A Response to the 21st Century Science Coalition Standards of Science Education

From Issue: R&R Volume 29 #6

[EDITOR’S NOTE: The following article was written by two A.P. auxiliary staff scientists. Dr. Brooks holds a Ph.D. in Cell Biology from the University of Alabama at Birmingham. Dr. Deweese holds a Ph.D. in Biochemistry from Vanderbilt University.]

Lines have been drawn and sides have been taken in Texas as scientists and educators battle with one another over whether the weaknesses in evolutionary theory should be taught in the public school system. Since 1998, the Texas Essential Knowledge and Skills (TEKS) curriculum for the sciences has remained unchanged. Now, 11 years later, revisions and updates are being made regarding many points within this curriculum, including how evolutionary biology should be taught in the public school system. The 1998 TEKS for high school reads:

The student knows the theory of biological evolution. The student is expected to: (A) identify evidence of change in species using fossils, DNA sequences, anatomical similarities, physiological similarities, and embryology; and (B) illustrate the results of natural selection in speciation, diversity, phylogeny, adaptation, behavior, and extinction (“Comparison of Current…,” 2009).

A few points can quickly be drawn from this excerpt. First, the opening sentence states that students are expected to know the theory of evolution. It does not state or even directly imply that evolution is the single true explanation for the origin of life. Second, nowhere in the statement or the remainder of the 1998 TEKS are students indoctrinated with the idea that evolution is scientific law; although, students are still expected to recognize that similarities among different species are evidence of change rather than a common creator. For 11 years, the above standard for biological education has guided middle and high school teachers in their pursuit to educate young minds. But now, evolutionists have made dramatic pushes to change what was once taught as an alleged explanation for life into nothing short of fact.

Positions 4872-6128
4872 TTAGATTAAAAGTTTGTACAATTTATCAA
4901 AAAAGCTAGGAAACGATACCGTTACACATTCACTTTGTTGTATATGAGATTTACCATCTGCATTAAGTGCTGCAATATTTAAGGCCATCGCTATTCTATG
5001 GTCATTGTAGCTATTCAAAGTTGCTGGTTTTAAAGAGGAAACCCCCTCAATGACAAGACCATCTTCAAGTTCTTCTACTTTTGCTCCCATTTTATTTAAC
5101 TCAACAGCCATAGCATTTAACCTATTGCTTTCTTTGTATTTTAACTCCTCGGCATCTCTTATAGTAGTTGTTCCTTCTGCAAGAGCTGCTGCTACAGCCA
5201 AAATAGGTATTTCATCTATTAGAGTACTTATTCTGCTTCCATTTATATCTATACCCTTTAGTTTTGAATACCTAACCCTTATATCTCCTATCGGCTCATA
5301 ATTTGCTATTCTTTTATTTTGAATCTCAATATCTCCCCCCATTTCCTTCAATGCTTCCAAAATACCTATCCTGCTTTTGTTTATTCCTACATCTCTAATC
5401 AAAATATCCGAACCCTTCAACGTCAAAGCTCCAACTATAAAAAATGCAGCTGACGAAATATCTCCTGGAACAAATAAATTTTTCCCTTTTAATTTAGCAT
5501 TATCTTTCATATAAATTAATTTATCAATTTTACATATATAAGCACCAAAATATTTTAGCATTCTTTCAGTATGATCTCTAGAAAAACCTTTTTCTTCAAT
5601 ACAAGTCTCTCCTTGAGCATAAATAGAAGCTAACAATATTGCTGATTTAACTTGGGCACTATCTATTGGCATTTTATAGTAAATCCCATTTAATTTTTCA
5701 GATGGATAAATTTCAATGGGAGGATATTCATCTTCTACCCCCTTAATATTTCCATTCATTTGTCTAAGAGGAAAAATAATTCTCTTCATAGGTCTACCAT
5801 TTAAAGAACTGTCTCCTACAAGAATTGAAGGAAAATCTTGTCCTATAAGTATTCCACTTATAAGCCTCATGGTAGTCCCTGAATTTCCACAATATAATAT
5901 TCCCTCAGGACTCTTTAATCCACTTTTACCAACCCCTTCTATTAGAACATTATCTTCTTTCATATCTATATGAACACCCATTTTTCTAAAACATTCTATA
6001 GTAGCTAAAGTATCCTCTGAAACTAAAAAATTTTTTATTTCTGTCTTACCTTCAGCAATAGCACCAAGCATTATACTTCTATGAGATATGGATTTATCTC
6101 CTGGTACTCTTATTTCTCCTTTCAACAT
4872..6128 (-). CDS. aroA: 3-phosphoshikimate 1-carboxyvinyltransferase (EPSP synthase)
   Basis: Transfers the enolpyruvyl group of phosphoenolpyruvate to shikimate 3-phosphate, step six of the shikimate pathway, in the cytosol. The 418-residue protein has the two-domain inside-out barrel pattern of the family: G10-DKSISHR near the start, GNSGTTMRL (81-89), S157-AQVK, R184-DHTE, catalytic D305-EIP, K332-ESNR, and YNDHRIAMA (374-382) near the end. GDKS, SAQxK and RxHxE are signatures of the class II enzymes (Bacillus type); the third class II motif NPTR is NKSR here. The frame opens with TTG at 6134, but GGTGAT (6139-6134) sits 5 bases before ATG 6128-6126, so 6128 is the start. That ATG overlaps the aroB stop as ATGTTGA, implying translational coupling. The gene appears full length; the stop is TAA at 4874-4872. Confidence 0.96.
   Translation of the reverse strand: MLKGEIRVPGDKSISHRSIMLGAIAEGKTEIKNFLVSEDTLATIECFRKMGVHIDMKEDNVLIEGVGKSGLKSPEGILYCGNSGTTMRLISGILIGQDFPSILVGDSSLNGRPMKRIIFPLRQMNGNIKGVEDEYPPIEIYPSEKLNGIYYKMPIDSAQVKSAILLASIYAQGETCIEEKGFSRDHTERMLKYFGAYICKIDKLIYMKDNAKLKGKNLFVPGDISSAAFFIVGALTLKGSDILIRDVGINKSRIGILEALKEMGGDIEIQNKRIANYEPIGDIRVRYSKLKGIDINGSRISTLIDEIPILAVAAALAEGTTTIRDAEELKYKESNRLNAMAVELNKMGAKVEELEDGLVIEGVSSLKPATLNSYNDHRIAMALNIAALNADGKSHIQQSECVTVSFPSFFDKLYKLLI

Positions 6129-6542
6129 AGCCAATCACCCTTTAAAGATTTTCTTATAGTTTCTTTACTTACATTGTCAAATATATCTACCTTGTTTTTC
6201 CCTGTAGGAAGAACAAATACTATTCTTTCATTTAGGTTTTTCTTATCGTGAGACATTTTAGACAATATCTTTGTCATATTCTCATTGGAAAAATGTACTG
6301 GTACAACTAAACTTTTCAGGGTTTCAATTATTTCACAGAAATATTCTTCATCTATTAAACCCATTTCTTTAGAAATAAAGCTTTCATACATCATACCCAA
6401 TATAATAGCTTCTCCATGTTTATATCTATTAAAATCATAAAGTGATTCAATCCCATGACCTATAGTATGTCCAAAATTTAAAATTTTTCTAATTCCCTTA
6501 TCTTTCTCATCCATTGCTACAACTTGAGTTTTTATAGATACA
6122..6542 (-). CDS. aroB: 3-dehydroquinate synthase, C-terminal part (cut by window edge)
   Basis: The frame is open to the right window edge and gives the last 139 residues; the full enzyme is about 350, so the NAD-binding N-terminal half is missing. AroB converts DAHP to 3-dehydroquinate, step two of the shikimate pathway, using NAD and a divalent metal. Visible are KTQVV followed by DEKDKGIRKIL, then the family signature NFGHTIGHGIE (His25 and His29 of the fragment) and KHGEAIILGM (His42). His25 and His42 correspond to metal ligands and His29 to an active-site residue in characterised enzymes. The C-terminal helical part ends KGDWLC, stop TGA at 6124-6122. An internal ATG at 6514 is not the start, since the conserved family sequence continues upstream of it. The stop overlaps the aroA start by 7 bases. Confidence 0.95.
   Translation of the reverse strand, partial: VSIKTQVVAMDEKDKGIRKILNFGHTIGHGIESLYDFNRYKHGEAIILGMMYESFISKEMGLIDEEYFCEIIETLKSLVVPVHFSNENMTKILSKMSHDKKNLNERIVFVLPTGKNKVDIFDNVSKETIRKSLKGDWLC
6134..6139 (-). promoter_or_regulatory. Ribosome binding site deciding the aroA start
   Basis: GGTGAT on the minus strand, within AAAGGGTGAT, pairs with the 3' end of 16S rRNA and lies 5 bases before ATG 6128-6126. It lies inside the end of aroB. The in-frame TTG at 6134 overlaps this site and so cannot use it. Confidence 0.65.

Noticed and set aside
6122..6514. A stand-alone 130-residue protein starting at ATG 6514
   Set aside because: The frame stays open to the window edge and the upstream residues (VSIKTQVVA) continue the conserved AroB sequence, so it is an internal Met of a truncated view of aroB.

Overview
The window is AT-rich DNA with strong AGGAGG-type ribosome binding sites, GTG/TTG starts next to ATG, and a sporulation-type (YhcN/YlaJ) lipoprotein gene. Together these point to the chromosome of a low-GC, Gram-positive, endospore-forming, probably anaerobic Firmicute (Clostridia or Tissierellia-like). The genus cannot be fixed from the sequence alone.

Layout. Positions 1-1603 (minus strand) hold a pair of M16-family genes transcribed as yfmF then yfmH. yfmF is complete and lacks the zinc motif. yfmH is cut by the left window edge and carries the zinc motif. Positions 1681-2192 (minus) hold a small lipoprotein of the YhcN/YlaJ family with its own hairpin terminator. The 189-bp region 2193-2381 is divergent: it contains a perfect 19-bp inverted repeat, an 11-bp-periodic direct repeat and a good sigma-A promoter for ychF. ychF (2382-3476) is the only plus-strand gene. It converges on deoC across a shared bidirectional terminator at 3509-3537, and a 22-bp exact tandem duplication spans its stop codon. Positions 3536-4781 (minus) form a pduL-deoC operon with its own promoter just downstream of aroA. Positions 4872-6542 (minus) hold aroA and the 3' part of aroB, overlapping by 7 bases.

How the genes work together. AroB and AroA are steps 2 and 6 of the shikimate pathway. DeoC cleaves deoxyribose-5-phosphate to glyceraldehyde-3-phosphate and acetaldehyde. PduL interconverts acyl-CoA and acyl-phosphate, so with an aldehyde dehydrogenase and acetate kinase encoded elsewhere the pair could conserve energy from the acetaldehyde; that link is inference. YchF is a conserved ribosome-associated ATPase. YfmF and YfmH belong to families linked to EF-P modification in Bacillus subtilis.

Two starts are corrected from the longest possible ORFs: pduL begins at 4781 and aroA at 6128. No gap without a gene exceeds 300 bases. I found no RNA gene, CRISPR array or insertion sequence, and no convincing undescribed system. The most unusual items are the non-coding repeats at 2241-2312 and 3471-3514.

In support of the proposed changes to TEKS, the 21st Century Science Coalition has formulated five principles that they believe must be adopted into the Texas science curriculum. The Coalition’s Web site reads: “We will not allow politics and ideology to handicap the future of our children with a 19th-century education in their 21st-century classroom” (“Welcome,” 2009). The five principles are:

Scientifically sound curriculum standards must: